Writer-director Kelly Reichardt’s Old Joy, Wendy and Lucy, and Meek’s Cuttoff are some of my favorite films of the 21st century; so, yeah, I guess I went into Night Moves with astronomical expectations. At this point, God only knows what those expectations were, but they were obviously not met. This is by no means fair to Reichardt, especially since Night Moves is an admirable film. It is an intriguing meditation on political activism, one with no real black and white answers, just a whole lot of befuddling grayness. Reichardt’s traditionally slow and meandering approach to cinematic narratives works in stark opposition to the plot of Night Moves. There is an unsettling push-pull dynamic going on throughout Night Moves; Reichardt seems naturally inclined to pause and reflect upon moments, no matter how inconsequential they initially seem, but the trajectory of the thriller genre demands that the story keeps moving.


    Norte, the End of History (dir. Lav Diaz)

    I waited until the closing moments of 2014 to watch Lav Diaz’s 250-minute Filipino philosophical diatribe, mainly because I knew it would not be an easy experience to endure. Does Norte, the End of History “need” to be over four hours long? Well, there are a lot of long contemplative pauses strategically placed throughout Norte; without those breaks, the film might clock in closer to three hours, but the dense profundity of the rapid-fire dialogue would probably cause your head to explode. Few films have prompted me to think quite as much as Norte, and for that reason alone I am thankful that I invested 250-minutes of my life into this cinematic experience.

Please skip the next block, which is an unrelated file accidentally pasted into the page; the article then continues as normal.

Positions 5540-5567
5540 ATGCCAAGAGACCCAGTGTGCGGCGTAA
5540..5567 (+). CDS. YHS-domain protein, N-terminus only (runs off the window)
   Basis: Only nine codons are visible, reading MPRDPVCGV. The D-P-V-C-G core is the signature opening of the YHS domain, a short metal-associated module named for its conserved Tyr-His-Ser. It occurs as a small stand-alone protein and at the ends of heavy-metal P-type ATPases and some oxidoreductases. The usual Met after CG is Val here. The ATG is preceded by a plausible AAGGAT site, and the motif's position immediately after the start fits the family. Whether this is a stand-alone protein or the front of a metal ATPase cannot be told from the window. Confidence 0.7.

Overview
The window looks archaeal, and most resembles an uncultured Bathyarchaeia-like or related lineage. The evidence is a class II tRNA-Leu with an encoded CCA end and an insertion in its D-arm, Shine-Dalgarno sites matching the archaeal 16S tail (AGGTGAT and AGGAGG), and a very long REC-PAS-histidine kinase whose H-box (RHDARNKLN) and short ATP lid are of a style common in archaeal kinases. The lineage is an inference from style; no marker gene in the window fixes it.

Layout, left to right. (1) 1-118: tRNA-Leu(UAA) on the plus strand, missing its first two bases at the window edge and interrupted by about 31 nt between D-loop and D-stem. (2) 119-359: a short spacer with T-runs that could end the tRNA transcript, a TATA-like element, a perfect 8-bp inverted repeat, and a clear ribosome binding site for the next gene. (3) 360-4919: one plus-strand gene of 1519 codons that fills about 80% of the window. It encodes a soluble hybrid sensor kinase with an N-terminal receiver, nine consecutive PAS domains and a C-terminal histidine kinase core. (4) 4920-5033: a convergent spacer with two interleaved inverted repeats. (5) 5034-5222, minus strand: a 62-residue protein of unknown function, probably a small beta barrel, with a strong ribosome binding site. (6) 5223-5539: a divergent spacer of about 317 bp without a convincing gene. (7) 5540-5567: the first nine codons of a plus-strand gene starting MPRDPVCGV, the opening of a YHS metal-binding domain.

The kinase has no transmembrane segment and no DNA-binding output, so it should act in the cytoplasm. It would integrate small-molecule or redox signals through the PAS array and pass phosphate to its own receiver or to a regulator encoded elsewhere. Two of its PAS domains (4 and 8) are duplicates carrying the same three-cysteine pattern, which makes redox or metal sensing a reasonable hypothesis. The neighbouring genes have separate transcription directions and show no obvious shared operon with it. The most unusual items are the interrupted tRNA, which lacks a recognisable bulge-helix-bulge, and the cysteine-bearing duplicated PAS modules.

The One I Love (dir. Charlie McDowell)

    Although The One I Love is nicely set up as a romantic comedy, it is armed with an alarmingly intense and disconcerting air that hovers on the brink of mutating into a horror film. The dramatically sharp turns are deftly orchestrated, never giving away too much information at any one time. This high concept narrative takes its audience on a rapidly-paced and perplexing journey that is sure to make some heads spin, but it is totally worth the wackadoodle trip. That said, this feature-length debut from writer-director Charlie McDowell is truly a film that deserves to be seen with no prior knowledge.


    The Pretty One (dir. Jenée LaMarque)

    There are certainly plenty of films about twins negotiating their separate identities as well as films about swapping lives, but writer-director Jenée LaMarque’s feature-length debut thankfully presents us with a relatively novel concept. LaMarque is most interested in the way that Laurel (Zoe Kazan) approaches her existential crisis and redefines her identity; she might be in her twenties, but The Pretty One represents the coming-of-age of a young woman who until now has lived a very cloistered life. This entire film rests upon Zoe Kazan. Her subtlety in portraying one character’s portrayal of another truly differentiates this film from the exaggerated caricatures that are all too prevalent in “switching lives” plots.


    Proxy (dir. Zack Parker)

    Just as the characters masterfully manipulate each other, writer-director Zack Parker subtly alters our perception of the film’s reality with his deft directorial hands and keen comprehension of cinematic language. By constantly shifting the narrative perspective from one unreliable character to another, we never know whether we are experiencing the respective character’s reality or fantasy. All the while, Parker thankfully avoids the overused narrative trapping of the Rashomon effect; instead, Proxy unfolds in a linear format that seamlessly shifts from one character’s perspective to the next.